If you’re looking for a fun night out that also helps you to learn a new skill, then you can’t go past axe throwing. That’s what I discovered as a bunch of us gathered to celebrate my friend’s 40th by learning to hurl an axe at a target.
And it really is a learnt skill. I find that out as I throw my axe for the (seemingly) billionth time, only to watch it soar through the air before falling limply to the floor without so much as grazing the target in front of me.
But as the night wears on and we get more instructions from the enthusiastic staff, I begin to get the hang of it. I leave an hour or so later feeling exhilarated, with slightly aching arms and a strong desire to return.
My excitement is the exact feeling that Tyson McMillan, co-owner of Lumber Punks, tries to infuse in each person who walks through the doors of his axe-throwing facility. He’s been blown away by the overwhelming response to his business, which first opened in Australia at its Gold Coast venue in 2017 and now has locations throughout the country.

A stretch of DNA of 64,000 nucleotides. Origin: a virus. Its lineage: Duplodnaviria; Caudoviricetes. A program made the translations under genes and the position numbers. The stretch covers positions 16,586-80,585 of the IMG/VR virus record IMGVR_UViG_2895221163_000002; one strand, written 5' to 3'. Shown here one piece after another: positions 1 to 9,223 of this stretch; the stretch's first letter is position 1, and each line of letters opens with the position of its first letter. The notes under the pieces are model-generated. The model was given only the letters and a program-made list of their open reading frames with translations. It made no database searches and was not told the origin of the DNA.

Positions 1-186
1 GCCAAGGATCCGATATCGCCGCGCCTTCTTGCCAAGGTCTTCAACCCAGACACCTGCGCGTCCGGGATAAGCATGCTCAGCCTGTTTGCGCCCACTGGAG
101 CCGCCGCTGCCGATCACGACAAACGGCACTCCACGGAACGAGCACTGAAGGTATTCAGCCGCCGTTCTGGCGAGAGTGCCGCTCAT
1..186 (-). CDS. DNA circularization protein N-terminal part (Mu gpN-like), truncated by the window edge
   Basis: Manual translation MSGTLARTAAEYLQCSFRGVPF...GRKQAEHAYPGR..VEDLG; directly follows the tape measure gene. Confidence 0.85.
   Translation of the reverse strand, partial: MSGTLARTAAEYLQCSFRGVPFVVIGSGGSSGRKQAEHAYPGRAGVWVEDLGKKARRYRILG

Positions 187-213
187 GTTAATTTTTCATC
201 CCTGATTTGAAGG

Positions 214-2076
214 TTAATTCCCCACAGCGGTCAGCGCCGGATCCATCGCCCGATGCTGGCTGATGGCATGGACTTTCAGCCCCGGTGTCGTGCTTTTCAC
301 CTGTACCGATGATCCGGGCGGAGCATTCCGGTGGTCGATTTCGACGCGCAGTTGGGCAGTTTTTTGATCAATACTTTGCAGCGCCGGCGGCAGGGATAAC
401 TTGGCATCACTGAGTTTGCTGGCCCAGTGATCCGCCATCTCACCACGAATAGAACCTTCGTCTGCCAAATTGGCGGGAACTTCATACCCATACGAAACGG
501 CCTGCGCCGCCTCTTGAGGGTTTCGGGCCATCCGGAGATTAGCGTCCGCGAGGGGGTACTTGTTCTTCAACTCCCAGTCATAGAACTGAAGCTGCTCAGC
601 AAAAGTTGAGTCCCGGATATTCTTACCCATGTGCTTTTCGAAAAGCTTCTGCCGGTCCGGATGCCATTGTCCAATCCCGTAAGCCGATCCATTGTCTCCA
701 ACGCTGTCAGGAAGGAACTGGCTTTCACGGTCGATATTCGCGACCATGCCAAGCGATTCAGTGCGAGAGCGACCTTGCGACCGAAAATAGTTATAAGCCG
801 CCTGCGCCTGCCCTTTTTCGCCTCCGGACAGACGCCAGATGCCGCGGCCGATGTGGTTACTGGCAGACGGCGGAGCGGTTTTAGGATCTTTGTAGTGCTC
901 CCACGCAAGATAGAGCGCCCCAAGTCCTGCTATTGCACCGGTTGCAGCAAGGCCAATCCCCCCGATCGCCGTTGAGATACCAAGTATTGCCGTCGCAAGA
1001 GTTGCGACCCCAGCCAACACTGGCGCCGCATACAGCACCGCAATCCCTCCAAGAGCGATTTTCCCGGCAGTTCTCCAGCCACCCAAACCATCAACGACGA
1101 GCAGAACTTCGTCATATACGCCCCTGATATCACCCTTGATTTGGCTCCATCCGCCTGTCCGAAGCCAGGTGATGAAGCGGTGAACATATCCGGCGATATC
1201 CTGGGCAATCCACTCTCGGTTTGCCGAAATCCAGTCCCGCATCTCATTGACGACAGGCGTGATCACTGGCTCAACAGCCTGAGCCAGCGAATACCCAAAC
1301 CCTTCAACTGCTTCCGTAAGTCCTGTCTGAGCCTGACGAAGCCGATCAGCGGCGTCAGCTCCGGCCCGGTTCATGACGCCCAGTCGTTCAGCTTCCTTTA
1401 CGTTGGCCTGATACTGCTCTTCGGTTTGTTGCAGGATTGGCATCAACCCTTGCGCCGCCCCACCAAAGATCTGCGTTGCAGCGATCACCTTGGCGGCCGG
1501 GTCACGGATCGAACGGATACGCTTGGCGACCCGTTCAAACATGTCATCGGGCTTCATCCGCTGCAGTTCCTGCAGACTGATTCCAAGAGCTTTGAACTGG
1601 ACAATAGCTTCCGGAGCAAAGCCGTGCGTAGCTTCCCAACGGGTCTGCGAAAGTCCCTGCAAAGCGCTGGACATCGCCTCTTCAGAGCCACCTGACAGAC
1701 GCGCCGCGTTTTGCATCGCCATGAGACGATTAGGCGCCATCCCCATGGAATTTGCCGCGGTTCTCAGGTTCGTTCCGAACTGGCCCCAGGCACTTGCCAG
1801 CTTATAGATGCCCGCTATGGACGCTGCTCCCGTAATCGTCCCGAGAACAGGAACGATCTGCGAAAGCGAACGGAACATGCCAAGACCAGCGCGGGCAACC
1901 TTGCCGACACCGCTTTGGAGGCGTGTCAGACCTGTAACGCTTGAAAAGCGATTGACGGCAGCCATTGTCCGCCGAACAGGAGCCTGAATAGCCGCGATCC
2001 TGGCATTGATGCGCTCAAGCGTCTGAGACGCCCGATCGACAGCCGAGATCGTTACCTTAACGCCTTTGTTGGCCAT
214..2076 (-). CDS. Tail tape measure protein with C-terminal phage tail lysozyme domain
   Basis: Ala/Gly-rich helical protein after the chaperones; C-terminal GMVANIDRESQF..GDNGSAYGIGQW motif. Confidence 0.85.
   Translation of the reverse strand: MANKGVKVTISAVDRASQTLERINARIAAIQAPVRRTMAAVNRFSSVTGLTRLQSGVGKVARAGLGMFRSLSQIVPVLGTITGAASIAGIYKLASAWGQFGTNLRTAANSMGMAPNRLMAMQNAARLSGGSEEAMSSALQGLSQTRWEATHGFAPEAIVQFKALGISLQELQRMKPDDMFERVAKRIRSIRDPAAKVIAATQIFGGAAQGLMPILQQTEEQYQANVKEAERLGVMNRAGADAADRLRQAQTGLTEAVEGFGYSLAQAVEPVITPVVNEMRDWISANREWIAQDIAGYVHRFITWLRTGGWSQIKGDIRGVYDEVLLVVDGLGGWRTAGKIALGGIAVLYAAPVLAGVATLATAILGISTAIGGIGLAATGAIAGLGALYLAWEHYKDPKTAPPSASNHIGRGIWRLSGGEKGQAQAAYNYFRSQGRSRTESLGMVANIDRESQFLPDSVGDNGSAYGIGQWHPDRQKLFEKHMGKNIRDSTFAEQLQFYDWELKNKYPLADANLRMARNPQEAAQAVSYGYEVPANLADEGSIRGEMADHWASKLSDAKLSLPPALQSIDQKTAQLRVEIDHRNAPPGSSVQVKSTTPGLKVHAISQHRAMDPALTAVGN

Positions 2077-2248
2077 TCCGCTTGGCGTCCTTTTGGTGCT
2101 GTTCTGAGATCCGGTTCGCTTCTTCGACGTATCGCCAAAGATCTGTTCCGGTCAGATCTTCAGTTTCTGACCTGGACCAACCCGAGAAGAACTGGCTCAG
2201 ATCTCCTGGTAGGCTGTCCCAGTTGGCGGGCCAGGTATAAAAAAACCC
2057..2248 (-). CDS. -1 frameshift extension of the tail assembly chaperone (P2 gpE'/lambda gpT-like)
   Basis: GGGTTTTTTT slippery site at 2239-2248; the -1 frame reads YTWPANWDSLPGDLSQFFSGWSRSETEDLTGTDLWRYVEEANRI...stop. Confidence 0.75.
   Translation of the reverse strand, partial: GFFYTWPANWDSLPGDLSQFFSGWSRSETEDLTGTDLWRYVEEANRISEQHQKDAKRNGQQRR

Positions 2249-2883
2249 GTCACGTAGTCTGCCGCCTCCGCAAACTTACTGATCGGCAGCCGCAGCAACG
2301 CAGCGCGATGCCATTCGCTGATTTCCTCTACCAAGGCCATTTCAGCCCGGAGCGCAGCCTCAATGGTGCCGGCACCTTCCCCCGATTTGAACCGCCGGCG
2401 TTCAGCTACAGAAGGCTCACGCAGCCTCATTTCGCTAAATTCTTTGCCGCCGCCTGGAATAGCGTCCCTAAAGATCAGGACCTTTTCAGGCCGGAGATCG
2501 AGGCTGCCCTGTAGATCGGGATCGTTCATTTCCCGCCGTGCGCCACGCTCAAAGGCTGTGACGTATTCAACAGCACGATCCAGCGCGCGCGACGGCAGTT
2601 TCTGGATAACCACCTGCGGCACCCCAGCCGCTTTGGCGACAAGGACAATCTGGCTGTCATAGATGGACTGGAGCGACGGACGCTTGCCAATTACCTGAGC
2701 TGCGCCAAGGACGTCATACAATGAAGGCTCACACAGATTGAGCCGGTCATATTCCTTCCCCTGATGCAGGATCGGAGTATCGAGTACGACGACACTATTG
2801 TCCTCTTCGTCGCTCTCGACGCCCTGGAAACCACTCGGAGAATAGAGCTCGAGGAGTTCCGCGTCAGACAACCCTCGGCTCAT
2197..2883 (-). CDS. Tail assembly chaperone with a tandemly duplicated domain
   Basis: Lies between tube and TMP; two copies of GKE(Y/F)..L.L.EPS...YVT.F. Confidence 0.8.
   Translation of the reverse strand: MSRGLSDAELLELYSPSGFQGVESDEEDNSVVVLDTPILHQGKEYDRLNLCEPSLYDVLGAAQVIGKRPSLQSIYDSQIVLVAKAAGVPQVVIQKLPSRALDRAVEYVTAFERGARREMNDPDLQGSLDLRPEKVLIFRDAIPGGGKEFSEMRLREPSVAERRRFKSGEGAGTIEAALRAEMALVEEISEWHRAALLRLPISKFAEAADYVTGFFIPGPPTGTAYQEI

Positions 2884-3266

Lumber Punks encourages groups or individuals to come in and try axe throwing as a one-off, but they also have a league for dedicated throwers.
But it’s not just for those looking to blow off steam. In fact, McMillan says such stereotypes form his “pet peeves” as they sorely misrepresent the sport, which he says is far more about being social than it is about aggression. “It’s an accuracy game, not an anger game,” he says. He likens it to both darts and golf, saying it’s not how hard you throw the axe but your technique that counts.
While the sport is about accuracy, it’s also good for your body says accredited exercise physiologist Tara Jenkins from Rebound Health in Sydney. As the activity focuses on the shoulders and upper body, she says it’s a “great exercise for developing overhead mobility, strength and power”. It can also improve balance, co-ordination and reaction times, she adds.
While it tends to attract a younger demographic, McMillan has had people of all ages and abilities come through his doors. “It’s probably the most inclusive sport I’ve ever seen,” he says. “If anyone can pick up an axe, we can teach them how to throw.”